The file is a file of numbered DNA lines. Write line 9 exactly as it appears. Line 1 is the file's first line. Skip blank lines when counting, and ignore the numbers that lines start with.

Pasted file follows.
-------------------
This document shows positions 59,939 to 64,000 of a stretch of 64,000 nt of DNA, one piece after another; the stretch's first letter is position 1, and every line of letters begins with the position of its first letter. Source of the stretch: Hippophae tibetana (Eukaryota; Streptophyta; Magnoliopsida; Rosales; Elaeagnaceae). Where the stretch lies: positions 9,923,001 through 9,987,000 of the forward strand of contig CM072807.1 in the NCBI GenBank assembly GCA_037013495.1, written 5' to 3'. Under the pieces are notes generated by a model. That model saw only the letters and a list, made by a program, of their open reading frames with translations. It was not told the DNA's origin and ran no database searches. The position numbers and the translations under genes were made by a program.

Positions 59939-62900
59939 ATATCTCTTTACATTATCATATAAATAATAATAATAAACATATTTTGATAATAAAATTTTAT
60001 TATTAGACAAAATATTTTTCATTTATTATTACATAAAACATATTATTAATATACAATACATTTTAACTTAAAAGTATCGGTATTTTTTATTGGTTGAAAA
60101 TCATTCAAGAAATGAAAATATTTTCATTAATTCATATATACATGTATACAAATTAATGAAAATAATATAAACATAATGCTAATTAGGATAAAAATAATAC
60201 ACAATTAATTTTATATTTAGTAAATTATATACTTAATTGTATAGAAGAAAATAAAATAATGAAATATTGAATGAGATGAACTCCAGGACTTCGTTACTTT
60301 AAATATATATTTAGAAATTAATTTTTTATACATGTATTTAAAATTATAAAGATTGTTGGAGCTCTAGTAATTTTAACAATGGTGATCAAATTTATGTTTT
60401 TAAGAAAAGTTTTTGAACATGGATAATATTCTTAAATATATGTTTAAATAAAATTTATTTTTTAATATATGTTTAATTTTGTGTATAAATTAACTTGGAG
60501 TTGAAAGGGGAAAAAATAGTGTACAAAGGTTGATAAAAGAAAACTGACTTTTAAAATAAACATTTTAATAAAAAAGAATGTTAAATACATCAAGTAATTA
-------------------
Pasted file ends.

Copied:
60501 TTGAAAGGGGAAAAAATAGTGTACAAAGGTTGATAAAAGAAAACTGACTTTTAAAATAAACATTTTAATAAAAAAGAATGTTAAATACATCAAGTAATTA